Local law enforcement protects vulnerable citizens


WASHINGTON, HOLMES COUNTIES, Fla. (WJHG/WECP) – When someone calls 911, deputies aren’t sure exactly what they’re about to walk into.

“When deputies respond, the more information they can get is always, always better,” Washington County Sheriff Kevin Crews said.

When a local mother asked Crews how her deputies would respond to a call about her autistic son, the two hatched a plan to help the entire community.

“We’re able to flag addresses through our communications center, so if we get a call there, our dispatchers can let the deputy know,” Crews said.

After the Washington County Sheriff’s Office adopted this program, so did the Holmes County Sheriff’s Office.

“When you answer a call when there is an autistic child or someone with mental health issues, you want to know what you are dealing with before you arrive, so you know how to handle the situation,” said the Holmes County Sheriff John Tate. mentioned.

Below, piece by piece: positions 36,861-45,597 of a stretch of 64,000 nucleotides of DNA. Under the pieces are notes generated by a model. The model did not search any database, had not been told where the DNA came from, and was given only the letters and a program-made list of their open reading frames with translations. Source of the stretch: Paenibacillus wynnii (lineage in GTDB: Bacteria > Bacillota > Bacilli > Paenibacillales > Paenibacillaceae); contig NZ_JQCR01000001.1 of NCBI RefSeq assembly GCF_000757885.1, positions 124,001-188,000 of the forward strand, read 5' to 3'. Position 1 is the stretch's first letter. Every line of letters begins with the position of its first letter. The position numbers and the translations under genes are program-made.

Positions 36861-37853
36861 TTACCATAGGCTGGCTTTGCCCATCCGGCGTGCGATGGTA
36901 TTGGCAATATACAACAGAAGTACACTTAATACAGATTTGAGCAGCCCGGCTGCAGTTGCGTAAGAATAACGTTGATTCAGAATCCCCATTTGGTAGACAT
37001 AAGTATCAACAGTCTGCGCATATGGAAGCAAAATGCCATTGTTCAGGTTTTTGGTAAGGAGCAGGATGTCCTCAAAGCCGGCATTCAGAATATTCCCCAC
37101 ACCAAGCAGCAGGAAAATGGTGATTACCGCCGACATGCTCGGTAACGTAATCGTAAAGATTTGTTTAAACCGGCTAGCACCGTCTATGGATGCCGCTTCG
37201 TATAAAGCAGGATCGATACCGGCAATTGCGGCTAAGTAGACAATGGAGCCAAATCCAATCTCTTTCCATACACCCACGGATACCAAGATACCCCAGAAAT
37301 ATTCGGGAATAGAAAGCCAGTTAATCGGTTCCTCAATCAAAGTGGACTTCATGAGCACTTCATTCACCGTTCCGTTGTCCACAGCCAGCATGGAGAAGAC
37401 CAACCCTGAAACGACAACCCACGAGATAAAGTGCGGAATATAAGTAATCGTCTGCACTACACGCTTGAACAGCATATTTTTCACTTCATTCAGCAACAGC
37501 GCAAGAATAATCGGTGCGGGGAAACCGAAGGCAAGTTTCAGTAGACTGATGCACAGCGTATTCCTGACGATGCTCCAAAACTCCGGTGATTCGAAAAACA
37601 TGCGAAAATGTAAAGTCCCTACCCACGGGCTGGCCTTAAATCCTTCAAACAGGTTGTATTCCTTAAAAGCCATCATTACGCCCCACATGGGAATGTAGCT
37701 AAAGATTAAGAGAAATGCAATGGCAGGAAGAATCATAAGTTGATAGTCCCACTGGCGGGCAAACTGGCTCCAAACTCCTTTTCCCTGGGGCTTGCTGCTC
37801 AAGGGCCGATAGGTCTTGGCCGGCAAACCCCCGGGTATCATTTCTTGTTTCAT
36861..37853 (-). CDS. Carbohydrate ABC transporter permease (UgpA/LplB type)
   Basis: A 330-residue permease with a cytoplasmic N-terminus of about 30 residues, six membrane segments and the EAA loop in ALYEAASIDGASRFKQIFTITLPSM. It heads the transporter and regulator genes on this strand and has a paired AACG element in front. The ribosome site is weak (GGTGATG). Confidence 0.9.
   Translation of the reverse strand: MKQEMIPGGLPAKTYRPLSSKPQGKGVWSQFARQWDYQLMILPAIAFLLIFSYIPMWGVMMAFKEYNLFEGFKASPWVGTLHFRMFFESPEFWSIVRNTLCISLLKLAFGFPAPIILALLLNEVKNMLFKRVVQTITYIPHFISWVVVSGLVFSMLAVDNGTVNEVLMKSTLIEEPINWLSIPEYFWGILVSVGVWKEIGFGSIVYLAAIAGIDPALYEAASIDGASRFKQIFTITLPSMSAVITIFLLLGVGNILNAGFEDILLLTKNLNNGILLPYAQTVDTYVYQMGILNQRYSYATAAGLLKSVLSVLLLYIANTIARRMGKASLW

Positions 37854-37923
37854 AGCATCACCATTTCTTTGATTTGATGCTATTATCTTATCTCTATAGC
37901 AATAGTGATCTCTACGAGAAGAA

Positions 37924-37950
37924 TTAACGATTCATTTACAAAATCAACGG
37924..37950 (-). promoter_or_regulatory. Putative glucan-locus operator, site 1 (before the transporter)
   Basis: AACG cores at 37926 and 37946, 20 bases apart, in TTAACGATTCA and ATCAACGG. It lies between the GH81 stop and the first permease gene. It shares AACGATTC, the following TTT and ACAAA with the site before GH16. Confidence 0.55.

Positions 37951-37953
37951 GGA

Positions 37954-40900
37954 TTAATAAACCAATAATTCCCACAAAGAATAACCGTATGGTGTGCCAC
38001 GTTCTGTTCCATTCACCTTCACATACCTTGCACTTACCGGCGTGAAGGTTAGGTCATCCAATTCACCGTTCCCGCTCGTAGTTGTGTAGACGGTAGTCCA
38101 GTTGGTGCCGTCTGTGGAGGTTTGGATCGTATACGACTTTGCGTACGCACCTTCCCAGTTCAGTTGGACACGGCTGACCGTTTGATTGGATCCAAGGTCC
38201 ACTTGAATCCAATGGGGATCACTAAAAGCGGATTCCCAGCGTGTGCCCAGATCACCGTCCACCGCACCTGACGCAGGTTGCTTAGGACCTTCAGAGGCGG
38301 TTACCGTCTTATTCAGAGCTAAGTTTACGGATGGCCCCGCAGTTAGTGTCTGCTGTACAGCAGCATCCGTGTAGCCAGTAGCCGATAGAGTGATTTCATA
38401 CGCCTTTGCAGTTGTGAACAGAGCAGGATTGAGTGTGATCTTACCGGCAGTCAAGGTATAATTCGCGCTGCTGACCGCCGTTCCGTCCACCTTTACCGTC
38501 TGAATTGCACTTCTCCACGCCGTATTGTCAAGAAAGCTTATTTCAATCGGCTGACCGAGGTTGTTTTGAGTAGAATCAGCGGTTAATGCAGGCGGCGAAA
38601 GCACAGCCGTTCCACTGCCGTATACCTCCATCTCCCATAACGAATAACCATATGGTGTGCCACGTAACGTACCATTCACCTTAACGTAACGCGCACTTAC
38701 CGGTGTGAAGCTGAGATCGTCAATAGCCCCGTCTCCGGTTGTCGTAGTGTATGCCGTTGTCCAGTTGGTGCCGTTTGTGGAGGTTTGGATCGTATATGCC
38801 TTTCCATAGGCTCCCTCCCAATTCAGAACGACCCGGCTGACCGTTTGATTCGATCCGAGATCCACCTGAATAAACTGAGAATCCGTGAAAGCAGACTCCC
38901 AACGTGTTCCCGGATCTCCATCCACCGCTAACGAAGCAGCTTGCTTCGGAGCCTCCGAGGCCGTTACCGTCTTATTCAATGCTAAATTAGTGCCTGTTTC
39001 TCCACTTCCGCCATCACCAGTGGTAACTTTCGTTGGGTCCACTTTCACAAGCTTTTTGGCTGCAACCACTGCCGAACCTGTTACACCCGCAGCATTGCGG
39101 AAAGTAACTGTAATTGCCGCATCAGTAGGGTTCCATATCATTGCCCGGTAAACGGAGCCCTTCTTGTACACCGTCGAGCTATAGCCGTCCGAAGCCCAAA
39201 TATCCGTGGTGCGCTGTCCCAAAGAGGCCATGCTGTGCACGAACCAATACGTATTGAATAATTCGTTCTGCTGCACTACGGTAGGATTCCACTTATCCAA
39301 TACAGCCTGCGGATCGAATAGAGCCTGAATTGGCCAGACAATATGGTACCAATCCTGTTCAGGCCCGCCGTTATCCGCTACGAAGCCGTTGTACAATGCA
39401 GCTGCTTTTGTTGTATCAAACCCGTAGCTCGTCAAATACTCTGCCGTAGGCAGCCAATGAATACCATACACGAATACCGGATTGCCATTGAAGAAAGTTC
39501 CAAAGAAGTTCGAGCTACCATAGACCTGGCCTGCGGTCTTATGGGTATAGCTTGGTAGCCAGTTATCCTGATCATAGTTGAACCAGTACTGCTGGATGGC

Deputies at the Washington County and Holmes County Sheriff’s Offices must also undergo special training on how to handle these types of situations.

In addition to this program, the Holmes County Sheriff’s Office also offers wristbands to people with dementia so they can be found by law enforcement in case they get lost.

However, officials say these special tracking bracelets can also be used for other people.

“Children with autism also tend to drift away,” Tate said. “It is used for children or adults.”

Both sheriffs say these programs are aimed at keeping even the most vulnerable members of their communities safe.

The Jackson County Sheriff’s Office has a similar program, and anyone who wants to register can visit or call their local sheriff’s office.

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